Although there were a small number of Christians on the island when Patrick arrived, most Irish practiced a nature-based pagan religion. The Irish culture centered around a rich tradition of oral legend and myth. When this is considered, it is no surprise that the story of Patrick’s life became exaggerated over the centuries—spinning exciting tales to remember history has always been a part of the Irish way of life.

READ MORE: How St. Patrick's Day Was Made in America

St. Patrick Was Never Canonized as a Saint

He may be known as the patron saint of Ireland, but Patrick was never actually canonized by the Catholic Church. This is simply due to the era he lived in. During the first millennium, there was no formal canonization process in the Catholic Church. After becoming a priest and helping to spread Christianity throughout Ireland, Patrick was likely proclaimed a saint by popular acclaim.

READ MORE: St. Patrick's Day Myths Debunked

I wonder how different a place Ireland might have been, had St Patrick not been hell-bent on eradicating Paganism?

The fact that Paganism was replaced with the enforced views of the catholic church (lowercase 'c's on purpose), probably had catastrophic results for the environment, given the close association of nature to the varied branches under the tree of Paganism.

What is Paganism?

Paganism is a broad term that encompasses a diverse array of spiritual and religious beliefs and practices. Generally, it refers to pre-Christian religions of Europe and their modern revivals, as well as contemporary polytheistic and nature-based religions.

Paganism can be traced back to ancient civilisations such as the Greeks, Romans, Celts, and Norse, who all had their own pantheons of gods and goddesses. In these religions, the gods and goddesses were often associated with natural phenomena, such as the sun, moon, and stars, and were thought to have a direct influence on the world and the lives of humans.

Contemporary Paganism encompasses a wide range of beliefs and practices, from Wicca to Asatru to Druidry and many others. These religions often focus on a reverence for nature and the natural world, as well as a belief in multiple deities or spirits. Some Pagans also incorporate magic and ritual into their practices.

It's important to note that not all Pagans have the same beliefs or practices, and there is no central authority or holy text that defines Paganism. Rather, it is a decentralised and diverse spiritual movement that celebrates individual expression and creativity.

An Environmental Catastrophe

Since 1962, Chicago city has been dying its river green, whilst it consistently maintains that the dye is completely safe for the environment, some activists are not so sure, seeing as though the EPA has never required a permit for food colouring discharge into the river.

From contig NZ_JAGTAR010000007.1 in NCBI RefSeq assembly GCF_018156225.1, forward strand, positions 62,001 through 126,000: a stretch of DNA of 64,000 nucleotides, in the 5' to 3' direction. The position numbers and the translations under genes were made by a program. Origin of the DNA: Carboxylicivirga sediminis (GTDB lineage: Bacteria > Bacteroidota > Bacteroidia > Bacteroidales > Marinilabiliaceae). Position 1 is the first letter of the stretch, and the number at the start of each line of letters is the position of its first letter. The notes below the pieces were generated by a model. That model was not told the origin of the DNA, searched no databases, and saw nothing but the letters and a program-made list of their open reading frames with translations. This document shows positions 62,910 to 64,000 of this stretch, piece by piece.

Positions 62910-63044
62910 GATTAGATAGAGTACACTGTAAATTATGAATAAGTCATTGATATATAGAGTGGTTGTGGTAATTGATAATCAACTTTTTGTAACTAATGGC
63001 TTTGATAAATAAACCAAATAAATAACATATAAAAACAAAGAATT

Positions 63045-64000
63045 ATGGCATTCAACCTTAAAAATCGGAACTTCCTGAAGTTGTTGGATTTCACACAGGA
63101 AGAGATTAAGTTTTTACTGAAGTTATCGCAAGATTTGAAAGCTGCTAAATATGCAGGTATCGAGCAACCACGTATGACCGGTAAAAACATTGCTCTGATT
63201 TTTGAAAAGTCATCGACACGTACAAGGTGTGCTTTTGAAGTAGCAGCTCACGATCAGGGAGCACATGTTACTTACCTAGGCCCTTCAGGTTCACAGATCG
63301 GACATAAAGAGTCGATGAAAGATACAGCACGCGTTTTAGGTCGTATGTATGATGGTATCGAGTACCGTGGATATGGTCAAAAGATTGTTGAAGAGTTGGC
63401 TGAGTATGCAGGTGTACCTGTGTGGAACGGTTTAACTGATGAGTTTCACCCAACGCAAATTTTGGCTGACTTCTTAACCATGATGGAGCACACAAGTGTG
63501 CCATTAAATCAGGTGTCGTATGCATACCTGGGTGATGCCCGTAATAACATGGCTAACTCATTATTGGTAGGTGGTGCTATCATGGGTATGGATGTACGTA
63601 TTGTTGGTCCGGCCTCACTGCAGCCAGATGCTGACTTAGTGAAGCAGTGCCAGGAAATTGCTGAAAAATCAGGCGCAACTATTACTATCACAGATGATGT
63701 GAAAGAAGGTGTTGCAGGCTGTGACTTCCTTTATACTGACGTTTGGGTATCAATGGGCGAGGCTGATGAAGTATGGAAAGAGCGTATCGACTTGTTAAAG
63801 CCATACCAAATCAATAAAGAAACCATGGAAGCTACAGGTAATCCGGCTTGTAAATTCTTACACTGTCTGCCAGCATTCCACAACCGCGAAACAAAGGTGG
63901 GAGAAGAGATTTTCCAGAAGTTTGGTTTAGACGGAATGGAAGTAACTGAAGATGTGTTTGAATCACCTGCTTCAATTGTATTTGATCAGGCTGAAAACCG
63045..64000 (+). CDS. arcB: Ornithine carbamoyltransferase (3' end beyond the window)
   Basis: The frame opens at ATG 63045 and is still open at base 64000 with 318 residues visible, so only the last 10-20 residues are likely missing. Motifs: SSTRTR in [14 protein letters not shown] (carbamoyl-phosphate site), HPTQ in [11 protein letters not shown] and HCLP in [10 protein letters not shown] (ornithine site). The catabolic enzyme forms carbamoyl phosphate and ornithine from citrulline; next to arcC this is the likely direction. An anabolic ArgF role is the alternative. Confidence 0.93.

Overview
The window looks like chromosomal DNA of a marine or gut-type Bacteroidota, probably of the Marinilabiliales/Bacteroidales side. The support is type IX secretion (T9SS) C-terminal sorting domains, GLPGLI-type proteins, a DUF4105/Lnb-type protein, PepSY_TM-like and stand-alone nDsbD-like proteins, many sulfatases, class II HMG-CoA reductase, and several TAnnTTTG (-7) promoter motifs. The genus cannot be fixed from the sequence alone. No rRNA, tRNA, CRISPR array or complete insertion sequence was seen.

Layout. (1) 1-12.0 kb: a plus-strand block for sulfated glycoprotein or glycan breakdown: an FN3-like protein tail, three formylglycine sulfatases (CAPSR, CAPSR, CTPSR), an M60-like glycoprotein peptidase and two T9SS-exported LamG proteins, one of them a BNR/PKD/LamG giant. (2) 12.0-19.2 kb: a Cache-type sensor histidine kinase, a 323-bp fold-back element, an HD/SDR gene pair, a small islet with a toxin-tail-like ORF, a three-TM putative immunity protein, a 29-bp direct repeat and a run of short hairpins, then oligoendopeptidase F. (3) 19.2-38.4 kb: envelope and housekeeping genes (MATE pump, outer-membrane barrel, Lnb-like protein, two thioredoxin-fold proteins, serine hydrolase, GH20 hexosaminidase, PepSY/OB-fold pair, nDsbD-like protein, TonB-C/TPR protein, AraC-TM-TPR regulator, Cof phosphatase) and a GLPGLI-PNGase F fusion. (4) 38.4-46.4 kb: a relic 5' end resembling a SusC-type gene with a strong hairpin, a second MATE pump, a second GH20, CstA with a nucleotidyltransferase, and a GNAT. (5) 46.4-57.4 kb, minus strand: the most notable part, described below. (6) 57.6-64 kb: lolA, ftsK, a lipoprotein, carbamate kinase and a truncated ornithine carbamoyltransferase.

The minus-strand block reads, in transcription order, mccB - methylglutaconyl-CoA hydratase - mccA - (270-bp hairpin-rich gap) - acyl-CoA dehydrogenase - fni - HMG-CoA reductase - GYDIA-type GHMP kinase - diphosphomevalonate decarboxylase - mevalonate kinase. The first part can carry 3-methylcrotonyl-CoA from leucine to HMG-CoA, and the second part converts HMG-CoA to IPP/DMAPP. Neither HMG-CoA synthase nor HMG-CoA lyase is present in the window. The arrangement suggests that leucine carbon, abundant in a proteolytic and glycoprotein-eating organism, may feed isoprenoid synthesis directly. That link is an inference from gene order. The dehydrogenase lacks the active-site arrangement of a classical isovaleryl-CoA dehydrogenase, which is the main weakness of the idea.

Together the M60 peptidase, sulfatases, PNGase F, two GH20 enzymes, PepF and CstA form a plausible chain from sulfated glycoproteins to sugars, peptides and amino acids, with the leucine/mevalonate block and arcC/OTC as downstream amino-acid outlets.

Other groups feel that there are other concerns that may arise from turning the river green. "Dyeing the river perpetuates the notion that it can be treated any way anyone wants, rather than protected as a valuable natural resource."

One of the main issues worldwide is Plastic Waste: St. Patrick's Day celebrations often involve the use of plastic cups, beads, and other disposable items. These items contribute to the growing problem of plastic pollution in our oceans and landfills.

Increased Travel: St. Patrick's Day is a popular time for travel, which can have a significant impact on the environment. Air travel, in particular, is a major contributor to greenhouse gas emissions and climate change.

Alcohol Consumption: Alcohol consumption during St. Patrick's Day celebrations can lead to an increase in litter and other environmental damage. This can include everything from discarded bottles and cans to damage caused by drunken behaviour.

Overall, the environmental impact of St. Patrick's Day celebrations depends on the specific practices and behaviours of individuals and communities. By promoting sustainable practices and reducing waste, we can help to minimize the negative environmental impact of this holiday.

Given the state of the world's health today, St Patrick's Day could be turned into a celebration of nature and life, reaffirming all the positive aspects of Paganism, instead of being a stupid excuse to get drunk and waste the Earth's resources.
Think of all the festive, plastic decorations and single-use plastic plates, cups, and utensils. These items fly off the shelves before the big day. And just days later? All that plastic is filling up trash trucks… Or, clogging up city drainpipes because it was not disposed of properly.


  1. Don't use any single-use disposables of any kind, wherever possible.
  2. Use a flask or set aside time to drink your favourite coffee/tea etc in the establishment you get it from, maybe have a conversation with someone new and learn about them, their culture an so on.
  3. Don't buy into this plastic waste sheep-like culture, see beyond this and use your amazing powers and skills to create more renewable approaches to future celebrations.